Sargent took his tally for his country to five goals in 12 caps before 2019 was out, but his progress at club and international level would soon be checked. Hampered by injury from the middle of November, the 20-year-old ultimately had to sit out the final four Bundesliga games of the year.
Bremen dropped from 13th to second bottom in that time, and when Sargent got his third goal of the campaign – in a 2-2 draw at Hertha Berlin in March – they were still in the relegation zone.
The Hertha result ended a run of five defeats in a row and, if it was hard enough for a young striker to develop in a struggling team, it would get even more difficult. The trip to the capital was the last game before the coronavirus pandemic interrupted the season.
"It's a time for us to kind of calm down a bit," Sargent said during the lengthy layoff that followed. "It's a good time for a lot of injured players to come back and regroup… Everyone's focus is on staying in the Bundesliga. We'll all fight to the end until that happens."
In and out of the side in the second half of the campaign, Sargent would eventually help his side avoid automatic relegation.
He came off the bench to get Bremen’s final goal – his fourth of the season – in a 6-1 win over Cologne on the last day of the season. The victory was enough for Bremen to climb to third from bottom – and into the relegation/promotion play-off place – thanks to Union Berlin’s 3-0 victory against relegation rivals Fortuna Düsseldorf.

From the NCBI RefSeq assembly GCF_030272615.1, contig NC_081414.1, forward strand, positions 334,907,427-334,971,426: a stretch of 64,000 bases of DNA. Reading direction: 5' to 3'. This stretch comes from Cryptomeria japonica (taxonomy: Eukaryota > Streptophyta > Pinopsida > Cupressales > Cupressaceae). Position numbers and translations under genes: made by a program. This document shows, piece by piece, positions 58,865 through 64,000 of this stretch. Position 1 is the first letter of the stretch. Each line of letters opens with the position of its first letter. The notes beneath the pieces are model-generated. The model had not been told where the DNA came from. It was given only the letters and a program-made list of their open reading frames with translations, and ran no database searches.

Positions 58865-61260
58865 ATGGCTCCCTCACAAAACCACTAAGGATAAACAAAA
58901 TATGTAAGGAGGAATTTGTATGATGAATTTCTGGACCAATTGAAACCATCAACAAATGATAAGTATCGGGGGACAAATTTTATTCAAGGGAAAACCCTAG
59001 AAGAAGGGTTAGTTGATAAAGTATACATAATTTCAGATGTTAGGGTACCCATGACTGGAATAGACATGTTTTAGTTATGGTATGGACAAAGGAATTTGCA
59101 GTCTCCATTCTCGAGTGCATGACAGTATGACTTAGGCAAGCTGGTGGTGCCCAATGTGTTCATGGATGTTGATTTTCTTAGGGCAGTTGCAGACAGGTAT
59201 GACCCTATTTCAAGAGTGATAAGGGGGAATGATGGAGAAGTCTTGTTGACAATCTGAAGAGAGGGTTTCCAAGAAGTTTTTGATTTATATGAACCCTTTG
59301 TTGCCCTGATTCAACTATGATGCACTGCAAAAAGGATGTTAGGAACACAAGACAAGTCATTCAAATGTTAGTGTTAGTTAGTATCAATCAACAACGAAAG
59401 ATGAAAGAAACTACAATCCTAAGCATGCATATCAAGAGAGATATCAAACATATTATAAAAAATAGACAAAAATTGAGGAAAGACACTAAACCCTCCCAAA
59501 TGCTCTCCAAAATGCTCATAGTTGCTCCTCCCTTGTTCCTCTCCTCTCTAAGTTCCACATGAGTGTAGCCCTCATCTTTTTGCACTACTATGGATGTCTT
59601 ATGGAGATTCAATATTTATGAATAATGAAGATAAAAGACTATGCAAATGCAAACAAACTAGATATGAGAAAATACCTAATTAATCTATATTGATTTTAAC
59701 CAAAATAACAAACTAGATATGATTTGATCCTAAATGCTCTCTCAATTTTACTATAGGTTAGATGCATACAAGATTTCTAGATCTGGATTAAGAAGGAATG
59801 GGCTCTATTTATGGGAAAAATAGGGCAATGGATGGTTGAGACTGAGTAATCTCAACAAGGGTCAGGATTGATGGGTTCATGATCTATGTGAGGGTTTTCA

"I've worked for this," Sargent said after getting on the scoresheet for the first time since the league resumed. "Finally I've scored the goal."
A better feeling came, however, when news of Union's win came through after the final whistle – it brought with it confirmation that Bremen had earned a second chance of survival.
"I had goosebumps," Sargent told Werder TV. "I think everyone felt the same: I can't believe what just happened. We always said we will fight until the end. That was a very proud moment for the team."
The job wasn’t done, however. To secure their top-flight status, the Green-Whites would have to overcome Heidenheim, who had finished third in Bundesliga 2, in a two-legged playoff.
Having only been relegated once and with more Bundesliga games (1,900) than any other club, the weight of history seemed to be a heavy burden for Werder in the first leg, and they never truly hit their stride in the 0-0 draw at home. Sargent came off the bench on the 84th minute, and although he was only on the pitch for a short while, he was still involved in two half-chances late on.
That was evidently enough to convince Kohfeldt to start him in the second leg, in what was surely the most high-pressure game of the youngster's career to date.
The forward repaid that faith almost instantly, forcing Norman Theuerkauf into an own goal after just three minutes in what was a mature display full of running and excellent hold-up play. By the time he was taken off in the 88th minute Bremen were almost safe, and the eventual 2-2 draw guaranteed them a spot in the Bundesliga for 2020/21.
Bremen may have flirted with relegation a bit too intensely for comfort, but the rich variety of experience Sargent was exposed to, plus the increasing levels of responsibility he was given, mean it will still be a season full of positives on his upward trajectory.